Jun 28, 2017 Last Updated 11:12 AM, Jun 28, 2017

Assault Cactus Android Review

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PINEAPPLE!!!

Do you like Shoot Em Ups? Its got ‘em! Do you crave GIANT FREAKING ROBOTS!? Got ‘em! Do you crave GIANT FREAKING ROBOTS!? Got ‘em! Do Chibi esque automatons make you giggle in delight? Prepare to be tickled! Do obscene amounts of firepower make you drool? Get ready for a dry mouth! Do you enjoy Rage Quitting? Well buckle up buddy, you’re about to be doing a metric crap ton of it!

WARNING! Assault Cactus Android is not for wussies.

It’s for self-proclaimed bad asses who relish in the delectable misadventures of a cadre of curiously charming sugary sweet femme-bots who have a hankering to kick ass and chew bubble gum…

Only there’s no bubble gum to be found. If you’re a masochist and enjoy being tortured in an endless hell of bullets then you’re in the right place. Assault Cactus Android delivers that and SO much more.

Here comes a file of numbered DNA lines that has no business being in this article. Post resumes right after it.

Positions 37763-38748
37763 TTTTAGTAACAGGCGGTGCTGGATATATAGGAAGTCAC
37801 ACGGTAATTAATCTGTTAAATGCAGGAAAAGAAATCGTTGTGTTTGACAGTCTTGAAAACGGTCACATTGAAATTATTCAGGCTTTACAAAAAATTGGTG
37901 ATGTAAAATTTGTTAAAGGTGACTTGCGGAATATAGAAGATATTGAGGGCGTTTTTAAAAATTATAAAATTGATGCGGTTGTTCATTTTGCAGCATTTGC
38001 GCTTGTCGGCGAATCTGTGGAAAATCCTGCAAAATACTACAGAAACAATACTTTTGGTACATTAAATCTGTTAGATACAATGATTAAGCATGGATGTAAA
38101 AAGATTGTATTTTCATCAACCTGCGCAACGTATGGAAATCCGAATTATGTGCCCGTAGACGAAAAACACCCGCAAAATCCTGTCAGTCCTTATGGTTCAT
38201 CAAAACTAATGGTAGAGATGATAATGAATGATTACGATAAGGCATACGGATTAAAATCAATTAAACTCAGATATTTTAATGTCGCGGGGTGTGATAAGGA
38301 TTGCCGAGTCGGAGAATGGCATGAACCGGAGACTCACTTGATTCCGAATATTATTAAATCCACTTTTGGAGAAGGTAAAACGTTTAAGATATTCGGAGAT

This title, from down under developer WitchBeam games, located in the heart of Brisbane Australia, aims to mash together the graphical prowess of Ratchet and Clank with the sarcastic vibrato of the power puff girls, mixed brutally together with of Smash TV mayhem. And they didn’t stop there. Toss in a little classic 90’s era ReBoot and add a copious dollop of ecstasy induced rave, and you have a pretty close idea of what you’re getting into. Its a twin-stick arena based shooter with a >cough forgettable >cough story line where you take control of your choice of android and plow through wave after wave of baddies in an attempt to progress through the over-world to save your captive compatriots. Its cheeky, witty, and it keeps your ass wedged to the edge of your seat.